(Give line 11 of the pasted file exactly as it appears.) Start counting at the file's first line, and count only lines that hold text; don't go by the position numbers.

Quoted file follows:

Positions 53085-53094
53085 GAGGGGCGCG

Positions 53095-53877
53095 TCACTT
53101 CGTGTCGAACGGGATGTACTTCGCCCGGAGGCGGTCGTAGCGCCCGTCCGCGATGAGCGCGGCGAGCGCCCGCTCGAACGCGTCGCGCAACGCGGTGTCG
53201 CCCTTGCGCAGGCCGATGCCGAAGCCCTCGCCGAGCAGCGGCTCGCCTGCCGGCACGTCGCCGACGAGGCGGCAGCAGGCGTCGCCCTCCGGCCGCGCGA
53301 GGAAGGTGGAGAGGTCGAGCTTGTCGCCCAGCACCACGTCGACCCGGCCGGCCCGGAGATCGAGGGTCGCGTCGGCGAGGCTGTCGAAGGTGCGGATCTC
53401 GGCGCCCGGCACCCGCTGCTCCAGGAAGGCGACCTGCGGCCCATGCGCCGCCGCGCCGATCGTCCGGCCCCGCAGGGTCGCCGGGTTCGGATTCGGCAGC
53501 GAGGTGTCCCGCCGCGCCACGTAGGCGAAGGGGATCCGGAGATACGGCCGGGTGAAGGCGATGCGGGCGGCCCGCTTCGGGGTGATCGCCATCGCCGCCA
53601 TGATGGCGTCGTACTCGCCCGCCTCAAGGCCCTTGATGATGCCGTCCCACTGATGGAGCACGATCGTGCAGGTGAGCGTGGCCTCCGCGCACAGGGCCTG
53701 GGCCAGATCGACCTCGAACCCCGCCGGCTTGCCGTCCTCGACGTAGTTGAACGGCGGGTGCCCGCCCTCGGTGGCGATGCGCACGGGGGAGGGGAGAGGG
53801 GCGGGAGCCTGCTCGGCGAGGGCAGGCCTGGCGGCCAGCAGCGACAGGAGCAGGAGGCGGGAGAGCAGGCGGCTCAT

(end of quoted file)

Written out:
53701 GGCCAGATCGACCTCGAACCCCGCCGGCTTGCCGTCCTCGACGTAGTTGAACGGCGGGTGCCCGCCCTCGGTGGCGATGCGCACGGGGGAGGGGAGAGGG